SXSW ’17 — Mobile Live Video is Shaping the Future… Our 5 Projected Trends
South by Southwest is one of the world’s most influential and anticipated annual events featuring film, technology, interactive media, music festivals and conferences. Throughout the course of the festival, industry leaders from across the globe take to the stage (well, one of the many stages located across the acres of Austin, TX. which is occupied by SXSW) and bring the most relevant, up-to-date, and forward-thinking ideas to the masses of eager SXSW attendees.
Just in case you weren’t lucky enough to make it to the festival yourself, here’s the low-down; insights, trends and 5 key-takeaways from the Iris Team.
- Cable television is dying: To put it in human terms, it’s got a terminal illness and now it’s only a matter of time… A harsh analogy, but true nonetheless. The reality of the situation is that consumers don’t want to pay hundreds of dollars a year for regular TV anymore. They want to pay $15 per month MAX to use apps like Netflix, Amazon, Hulu, etc. and simply stream the shows and movies that they want to watch on demand. To cater for this, traditional TV companies and brands are starting to launch OTT services just to stay relevant.
- Live video is here and it’s here to stay: The emergence of mobile live video into the mainstream has been one of the biggest shake-ups to hit social media, and the news media alike, in the recent years. Consumers now have a taste for raw, unscripted, real-time content. They are demanding live videos where they can witness events as they happen, with the ability to engage and interact with the content as they please.
- Mobile live video has changed journalism forever: The discussion on “The Live Impact” was focused on using live video within the media space. The panel members included Evonne Benedict of King5/Tegna Media, John Colucci of Sinclair Broadcast Group, Sarah Glover from NBC and Trey Yingst from One America News. Basically, the introduction of mobile live video has given reporters the power to go live from anywhere in the world, without the need for an entire camera crew. This is key in maintaining the agility that is required for reporters who constantly strive to bring the news to audiences as it breaks. With mobile live video, they can capture and broadcast live stories from their mobile phones as they unfold, and generate more captivating content for the audience. Mobile live video is also a powerful tool in facilitating the general public in becoming journalists themselves. By allowing your audience to capture and submit live video content to your platform, it not only creates an army of global reporters for your news organization, but it also generates large quantities of engaging, raw and very real video inventory for your organization to capitalize on.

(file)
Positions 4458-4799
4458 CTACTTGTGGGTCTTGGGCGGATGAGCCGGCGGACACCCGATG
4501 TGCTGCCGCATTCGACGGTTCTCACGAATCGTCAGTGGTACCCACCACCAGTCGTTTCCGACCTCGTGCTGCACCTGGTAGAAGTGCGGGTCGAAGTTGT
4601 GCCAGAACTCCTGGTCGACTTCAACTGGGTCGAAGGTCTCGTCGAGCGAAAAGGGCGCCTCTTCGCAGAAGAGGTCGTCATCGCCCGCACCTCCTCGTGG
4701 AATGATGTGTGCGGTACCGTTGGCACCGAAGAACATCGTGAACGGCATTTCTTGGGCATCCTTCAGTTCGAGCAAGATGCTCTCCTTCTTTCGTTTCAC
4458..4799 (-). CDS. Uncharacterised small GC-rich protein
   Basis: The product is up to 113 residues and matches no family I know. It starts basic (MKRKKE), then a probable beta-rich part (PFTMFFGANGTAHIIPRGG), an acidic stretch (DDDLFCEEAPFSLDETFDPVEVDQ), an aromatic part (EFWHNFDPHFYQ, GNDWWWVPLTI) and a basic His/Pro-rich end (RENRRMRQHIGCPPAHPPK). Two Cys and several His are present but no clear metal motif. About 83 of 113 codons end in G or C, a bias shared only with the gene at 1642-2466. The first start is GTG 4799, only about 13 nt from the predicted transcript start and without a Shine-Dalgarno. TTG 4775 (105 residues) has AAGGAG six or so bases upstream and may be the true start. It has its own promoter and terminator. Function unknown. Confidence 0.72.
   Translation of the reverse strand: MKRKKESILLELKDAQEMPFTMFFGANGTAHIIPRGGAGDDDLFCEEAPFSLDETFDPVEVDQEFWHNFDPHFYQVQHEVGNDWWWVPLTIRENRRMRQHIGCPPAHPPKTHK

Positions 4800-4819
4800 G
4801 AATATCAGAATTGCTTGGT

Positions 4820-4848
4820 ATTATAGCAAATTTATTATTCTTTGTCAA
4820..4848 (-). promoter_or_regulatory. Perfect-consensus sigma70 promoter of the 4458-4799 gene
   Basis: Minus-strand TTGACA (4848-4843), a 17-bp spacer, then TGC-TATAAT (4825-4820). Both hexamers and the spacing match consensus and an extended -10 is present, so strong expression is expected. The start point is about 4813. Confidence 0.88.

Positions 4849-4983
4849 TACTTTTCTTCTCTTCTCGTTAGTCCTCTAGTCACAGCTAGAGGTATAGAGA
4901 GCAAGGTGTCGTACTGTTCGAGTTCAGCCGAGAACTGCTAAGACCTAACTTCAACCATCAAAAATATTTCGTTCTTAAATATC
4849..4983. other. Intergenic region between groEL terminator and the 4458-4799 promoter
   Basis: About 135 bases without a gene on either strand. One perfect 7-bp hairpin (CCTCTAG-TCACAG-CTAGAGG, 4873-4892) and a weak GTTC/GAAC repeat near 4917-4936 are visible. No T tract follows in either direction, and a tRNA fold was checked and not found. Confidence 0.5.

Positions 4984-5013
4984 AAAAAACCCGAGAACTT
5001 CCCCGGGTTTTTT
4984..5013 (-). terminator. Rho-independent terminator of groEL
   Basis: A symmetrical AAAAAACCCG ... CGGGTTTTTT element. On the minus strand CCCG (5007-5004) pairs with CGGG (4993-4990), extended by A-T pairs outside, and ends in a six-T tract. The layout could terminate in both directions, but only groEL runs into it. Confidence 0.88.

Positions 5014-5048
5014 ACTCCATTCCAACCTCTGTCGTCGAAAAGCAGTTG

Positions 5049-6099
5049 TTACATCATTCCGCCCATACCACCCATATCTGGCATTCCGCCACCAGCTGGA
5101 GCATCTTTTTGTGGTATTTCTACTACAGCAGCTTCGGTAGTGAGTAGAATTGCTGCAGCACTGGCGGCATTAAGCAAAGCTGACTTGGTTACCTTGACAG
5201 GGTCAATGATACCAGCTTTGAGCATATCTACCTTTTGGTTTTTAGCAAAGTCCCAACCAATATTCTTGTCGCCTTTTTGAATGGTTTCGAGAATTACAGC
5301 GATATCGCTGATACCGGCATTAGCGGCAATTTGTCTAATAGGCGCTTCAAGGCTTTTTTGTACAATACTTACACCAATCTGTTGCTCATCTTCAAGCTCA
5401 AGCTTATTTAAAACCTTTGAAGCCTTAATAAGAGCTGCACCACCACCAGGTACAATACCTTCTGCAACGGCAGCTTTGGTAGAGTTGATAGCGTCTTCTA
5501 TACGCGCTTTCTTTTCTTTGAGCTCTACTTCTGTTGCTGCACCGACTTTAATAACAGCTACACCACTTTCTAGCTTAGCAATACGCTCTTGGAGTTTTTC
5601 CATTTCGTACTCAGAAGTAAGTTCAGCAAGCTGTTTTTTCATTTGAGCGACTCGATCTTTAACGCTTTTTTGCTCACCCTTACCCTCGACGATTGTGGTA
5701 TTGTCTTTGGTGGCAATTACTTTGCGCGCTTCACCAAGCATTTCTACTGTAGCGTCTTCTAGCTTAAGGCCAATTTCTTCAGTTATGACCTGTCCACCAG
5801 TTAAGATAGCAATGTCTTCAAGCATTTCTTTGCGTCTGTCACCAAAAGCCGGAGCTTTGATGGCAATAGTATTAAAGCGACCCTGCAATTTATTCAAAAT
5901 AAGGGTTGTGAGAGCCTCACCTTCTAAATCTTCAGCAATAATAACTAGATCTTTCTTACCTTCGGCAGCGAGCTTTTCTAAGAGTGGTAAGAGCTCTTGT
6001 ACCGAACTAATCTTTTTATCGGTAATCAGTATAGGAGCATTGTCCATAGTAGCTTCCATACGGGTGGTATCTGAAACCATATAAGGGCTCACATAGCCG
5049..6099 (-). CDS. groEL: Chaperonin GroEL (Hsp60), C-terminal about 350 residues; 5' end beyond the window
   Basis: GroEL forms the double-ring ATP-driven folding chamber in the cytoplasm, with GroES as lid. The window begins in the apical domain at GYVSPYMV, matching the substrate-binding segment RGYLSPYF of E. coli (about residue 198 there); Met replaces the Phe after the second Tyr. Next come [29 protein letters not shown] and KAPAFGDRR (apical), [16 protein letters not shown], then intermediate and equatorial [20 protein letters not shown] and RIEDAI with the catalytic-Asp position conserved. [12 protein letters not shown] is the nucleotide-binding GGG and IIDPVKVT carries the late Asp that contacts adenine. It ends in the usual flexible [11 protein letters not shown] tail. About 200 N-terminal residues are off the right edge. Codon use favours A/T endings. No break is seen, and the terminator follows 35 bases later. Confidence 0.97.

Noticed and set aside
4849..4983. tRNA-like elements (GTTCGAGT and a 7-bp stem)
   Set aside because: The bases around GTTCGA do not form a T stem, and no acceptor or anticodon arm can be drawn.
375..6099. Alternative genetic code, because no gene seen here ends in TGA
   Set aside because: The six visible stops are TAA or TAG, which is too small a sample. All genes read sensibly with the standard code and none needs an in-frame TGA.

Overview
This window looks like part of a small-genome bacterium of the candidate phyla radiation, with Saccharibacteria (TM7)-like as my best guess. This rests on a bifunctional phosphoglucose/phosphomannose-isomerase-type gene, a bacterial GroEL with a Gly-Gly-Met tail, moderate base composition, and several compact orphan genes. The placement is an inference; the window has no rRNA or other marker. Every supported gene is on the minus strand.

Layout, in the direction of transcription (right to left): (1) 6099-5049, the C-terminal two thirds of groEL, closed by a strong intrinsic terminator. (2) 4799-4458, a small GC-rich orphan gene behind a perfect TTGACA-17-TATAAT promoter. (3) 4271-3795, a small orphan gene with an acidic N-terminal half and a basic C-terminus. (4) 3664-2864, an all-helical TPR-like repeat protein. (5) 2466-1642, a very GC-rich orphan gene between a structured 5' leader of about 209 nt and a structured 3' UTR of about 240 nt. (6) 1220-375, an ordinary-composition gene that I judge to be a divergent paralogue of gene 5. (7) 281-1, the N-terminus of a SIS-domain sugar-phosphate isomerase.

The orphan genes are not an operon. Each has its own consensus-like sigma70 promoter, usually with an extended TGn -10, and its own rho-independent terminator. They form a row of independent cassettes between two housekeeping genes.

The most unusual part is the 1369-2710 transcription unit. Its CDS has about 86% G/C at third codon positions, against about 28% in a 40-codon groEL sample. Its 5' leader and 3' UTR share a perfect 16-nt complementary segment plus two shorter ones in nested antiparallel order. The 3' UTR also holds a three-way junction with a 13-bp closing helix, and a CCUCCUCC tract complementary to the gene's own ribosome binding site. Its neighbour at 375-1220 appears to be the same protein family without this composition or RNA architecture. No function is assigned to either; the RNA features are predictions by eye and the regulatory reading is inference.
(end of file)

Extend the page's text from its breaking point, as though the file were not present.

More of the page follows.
- Building your brand around live video: Another great session we attended on live video was held by Robyn Peterson of Mashable, Stephanie McMahon of WWE, Bob Gruters of Facebook, and Ryan Spoon of ESPN. This panel discussed the importance of integrating live video into everything you do as a brand. For example, WWE schedule live streams for their audience around fight times just to get their customers engaged. Mashable also uses live video to push their written content and other stories, in an attempt to communicate and interact with their audience. Live video is now both a stand-alone and support tool for brands to leverage their content, and it should be weaved seamlessly into all content and communication strategies.
- Going live is one thing, but going live the smart way is another: Everyone is stressing the urgency of going LIVE and jumping on the live bandwagon in any way possible. However, one topic that is rarely brought up in the ‘live’ conversation is how much revenue is being lost by businesses through using the likes of Facebook Live and other social platforms, instead of having live content integrated into their own apps. Pushing people to broadcast live on Facebook has to have a negative impact on business, but no one is really talking about it. Everyone is in such a hurry to be relevant and have some sort of “live strategy” in place, but it is all directed at social media (Facebook, Twitter, Snapchat and now even Instagram). Very few organizations seem to be forward thinking enough to have a strategy in place to bring live video back in-house and capitalize on all of the revenue and opportunities that presents. If it’s not corrected soon, this will only manifest into bigger problems in the future.
It was fantastic to hear the industry experts at SXSW confirm what we have been saying here at the Iris Platform for a long time… Mobile live video IS the future. To learn more about mobile live video and what it can do for your business, check out the Iris Platform or subscribe to our newsletter to stay up to date with mobile live video content.